Families’ debt levels are at their worst in at least 2 1/2 years, with 1 in 20 families ‘reliant on payday lending’, according to the Daily Telegraph today: All the more reason for supporting the High Cost Credit Bill being debated in Parliament this Friday.
- Less than half of families managing to make monthly debt repayments
- Household debt, excluding mortgages, highest since January 2011
- Household budgets “increasingly fragile”
- High Cost Credit Bill being due for Second Reading on Friday
Around one in 20 households are “relying” payday loans to get by, according to the Aviva Family Finance report, published today. The finding comes less than two weeks after the Office of Fair Trading referred the £2bn industry to the Competition Commission after uncovering evidence of “widespread irresponsible lending”.
The report also revealed that household debt, not including mortgages, had risen to almost £13,000 – the largest sum since the study began tracking it in January 2011.
Average household debt has jumped from just over £9,000 a year ago to £12,834, including around £2,011 borrowed from friends and family, £2,006 piled onto credit cards and £1,959 in personal loans.
Less than half (45pc) of families said they are managing to make monthly debt repayments, falling back from 57pc one year ago.
Peter Tutton, head of policy at debt charity StepChange, said the report showed the “increasingly fragile nature” of many household budgets.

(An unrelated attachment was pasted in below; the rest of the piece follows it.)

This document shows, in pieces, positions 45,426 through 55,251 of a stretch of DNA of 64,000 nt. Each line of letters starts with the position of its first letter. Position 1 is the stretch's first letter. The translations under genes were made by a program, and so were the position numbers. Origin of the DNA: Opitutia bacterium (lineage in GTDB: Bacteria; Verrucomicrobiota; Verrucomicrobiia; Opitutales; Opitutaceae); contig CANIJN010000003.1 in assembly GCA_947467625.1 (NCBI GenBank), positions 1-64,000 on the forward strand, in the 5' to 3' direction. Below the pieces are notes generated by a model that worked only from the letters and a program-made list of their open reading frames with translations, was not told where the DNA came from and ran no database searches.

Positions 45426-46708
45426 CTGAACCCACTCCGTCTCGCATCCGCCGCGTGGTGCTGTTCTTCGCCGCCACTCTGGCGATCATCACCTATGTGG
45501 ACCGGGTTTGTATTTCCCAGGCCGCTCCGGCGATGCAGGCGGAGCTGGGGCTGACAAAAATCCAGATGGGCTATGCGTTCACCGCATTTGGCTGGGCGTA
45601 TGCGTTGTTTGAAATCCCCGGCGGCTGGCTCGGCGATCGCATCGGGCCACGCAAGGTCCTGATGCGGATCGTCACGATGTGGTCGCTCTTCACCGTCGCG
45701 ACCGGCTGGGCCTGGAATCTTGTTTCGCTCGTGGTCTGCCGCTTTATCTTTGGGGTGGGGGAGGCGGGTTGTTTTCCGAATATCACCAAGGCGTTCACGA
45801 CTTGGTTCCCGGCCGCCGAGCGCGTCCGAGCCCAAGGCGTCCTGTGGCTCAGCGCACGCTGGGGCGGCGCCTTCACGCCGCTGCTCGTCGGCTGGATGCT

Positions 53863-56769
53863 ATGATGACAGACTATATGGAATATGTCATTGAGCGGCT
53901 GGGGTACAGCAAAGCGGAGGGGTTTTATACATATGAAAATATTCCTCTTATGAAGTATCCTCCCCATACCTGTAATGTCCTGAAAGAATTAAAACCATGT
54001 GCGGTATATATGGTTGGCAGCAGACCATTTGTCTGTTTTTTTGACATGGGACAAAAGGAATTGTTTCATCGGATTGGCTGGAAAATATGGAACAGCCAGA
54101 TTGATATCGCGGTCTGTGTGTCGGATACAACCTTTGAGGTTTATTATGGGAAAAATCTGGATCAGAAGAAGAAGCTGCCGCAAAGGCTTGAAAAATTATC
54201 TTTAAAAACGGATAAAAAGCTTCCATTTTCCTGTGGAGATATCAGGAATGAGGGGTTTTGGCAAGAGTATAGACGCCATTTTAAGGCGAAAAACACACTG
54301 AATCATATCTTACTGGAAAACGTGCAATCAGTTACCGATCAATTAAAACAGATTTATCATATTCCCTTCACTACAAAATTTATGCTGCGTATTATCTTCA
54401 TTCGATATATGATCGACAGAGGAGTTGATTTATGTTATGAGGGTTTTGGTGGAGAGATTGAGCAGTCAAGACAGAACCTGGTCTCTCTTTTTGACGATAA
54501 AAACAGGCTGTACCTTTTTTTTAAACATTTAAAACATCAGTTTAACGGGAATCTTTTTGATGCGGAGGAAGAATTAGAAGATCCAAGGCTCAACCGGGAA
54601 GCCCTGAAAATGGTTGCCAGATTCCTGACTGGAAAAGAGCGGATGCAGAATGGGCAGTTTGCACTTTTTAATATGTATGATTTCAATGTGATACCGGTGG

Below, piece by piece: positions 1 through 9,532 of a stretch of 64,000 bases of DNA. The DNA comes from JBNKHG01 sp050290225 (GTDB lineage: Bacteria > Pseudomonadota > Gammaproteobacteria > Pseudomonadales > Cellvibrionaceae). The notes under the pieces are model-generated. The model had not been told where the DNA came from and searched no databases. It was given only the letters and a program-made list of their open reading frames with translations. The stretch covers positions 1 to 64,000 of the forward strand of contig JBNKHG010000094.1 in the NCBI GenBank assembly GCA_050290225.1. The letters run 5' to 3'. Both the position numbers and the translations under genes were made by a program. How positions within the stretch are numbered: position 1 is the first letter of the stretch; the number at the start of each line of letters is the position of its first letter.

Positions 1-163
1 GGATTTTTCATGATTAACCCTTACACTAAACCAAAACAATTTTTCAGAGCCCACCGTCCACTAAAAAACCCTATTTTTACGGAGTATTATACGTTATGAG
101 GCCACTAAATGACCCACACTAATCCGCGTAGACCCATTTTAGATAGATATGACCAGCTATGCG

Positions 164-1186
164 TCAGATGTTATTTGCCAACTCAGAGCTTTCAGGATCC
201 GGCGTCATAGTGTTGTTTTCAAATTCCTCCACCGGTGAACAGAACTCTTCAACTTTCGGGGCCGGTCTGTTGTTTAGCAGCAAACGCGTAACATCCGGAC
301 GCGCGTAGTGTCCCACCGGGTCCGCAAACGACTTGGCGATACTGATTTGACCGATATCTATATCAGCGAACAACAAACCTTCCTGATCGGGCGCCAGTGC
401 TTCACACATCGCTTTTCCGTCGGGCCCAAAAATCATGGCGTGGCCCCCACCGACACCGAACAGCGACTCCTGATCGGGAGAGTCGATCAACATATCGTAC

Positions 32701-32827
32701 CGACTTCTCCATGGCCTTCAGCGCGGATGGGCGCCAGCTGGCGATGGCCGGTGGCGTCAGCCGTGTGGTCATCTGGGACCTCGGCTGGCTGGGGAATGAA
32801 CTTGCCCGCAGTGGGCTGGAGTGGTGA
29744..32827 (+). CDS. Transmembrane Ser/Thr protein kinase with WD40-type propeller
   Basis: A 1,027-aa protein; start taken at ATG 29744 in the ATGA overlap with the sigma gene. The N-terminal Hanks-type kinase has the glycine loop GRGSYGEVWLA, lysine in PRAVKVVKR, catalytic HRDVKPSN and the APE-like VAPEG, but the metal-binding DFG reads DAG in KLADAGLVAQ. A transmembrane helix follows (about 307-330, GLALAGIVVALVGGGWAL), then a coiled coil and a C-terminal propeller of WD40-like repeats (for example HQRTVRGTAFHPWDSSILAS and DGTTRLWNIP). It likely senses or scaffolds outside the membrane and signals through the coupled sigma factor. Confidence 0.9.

“That 5% of families now rely on payday loans highlights how for a substantial proportion of the population simply meeting essential living costs is becoming increasingly unaffordable. While the increase in average incomes should provide some respite for families’ finances, the reality remains that we are seeing increasing numbers of people falling behind on essential bills like rent, gas and electricity and council tax.”
High Cost Credit Bill
That is why Paul Blomfield MP’s Private Members Bill on High Cost Credit is so timely. The Bill, due to be given its Second Reading in the House of Commons on Friday, includes important measures to ensure that the new regulator, the Financial Conduct Authority (FCA), acts in the interests of low income consumers when it takes on responsibility for consumer credit in April next year. The Bill would make the FCA take action to restrict advertising; require lenders to undertake affordability checks and limit excessive charges; it would enable the FCA to establish a single, real-time database of high cost loans and provide the FCA with the power to cap the amount of high cost lending to a reasonable proportion of the borrower’s income. Importantly, those identified as over-indebted would also be identified and properly referred to support services including debt advice.